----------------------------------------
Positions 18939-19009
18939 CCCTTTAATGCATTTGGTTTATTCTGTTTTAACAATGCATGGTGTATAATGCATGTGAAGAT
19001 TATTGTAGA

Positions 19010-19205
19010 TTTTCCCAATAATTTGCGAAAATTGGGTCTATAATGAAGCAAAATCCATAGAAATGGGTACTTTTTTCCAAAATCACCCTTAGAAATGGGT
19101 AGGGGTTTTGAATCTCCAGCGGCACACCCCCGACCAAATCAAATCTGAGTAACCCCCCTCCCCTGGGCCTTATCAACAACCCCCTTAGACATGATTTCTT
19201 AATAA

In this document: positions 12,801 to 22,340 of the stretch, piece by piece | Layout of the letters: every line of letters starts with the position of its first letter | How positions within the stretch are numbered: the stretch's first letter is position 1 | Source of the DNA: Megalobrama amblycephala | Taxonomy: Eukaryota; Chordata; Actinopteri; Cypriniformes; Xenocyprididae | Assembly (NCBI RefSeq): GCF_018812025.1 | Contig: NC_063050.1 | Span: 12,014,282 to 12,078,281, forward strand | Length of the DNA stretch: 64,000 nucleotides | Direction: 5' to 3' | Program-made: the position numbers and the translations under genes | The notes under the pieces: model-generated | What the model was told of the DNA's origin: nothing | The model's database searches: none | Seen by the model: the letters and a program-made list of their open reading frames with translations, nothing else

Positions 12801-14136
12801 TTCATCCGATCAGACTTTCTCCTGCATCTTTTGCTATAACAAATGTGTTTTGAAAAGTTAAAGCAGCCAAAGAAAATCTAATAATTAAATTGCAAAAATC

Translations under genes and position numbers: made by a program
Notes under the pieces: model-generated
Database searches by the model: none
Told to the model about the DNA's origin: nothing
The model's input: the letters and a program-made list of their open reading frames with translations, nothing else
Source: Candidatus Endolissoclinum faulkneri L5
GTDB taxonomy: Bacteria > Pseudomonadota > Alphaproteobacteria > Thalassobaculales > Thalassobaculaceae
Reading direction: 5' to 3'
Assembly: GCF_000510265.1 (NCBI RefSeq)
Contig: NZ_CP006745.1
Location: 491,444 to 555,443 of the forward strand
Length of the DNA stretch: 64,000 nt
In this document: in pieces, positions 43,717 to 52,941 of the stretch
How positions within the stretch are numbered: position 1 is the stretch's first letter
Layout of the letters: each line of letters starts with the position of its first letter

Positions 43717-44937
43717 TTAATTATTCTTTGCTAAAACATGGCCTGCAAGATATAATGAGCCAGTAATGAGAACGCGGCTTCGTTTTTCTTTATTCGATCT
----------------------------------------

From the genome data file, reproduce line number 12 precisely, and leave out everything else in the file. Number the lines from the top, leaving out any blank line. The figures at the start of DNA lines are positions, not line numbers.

Notes under the pieces: model-generated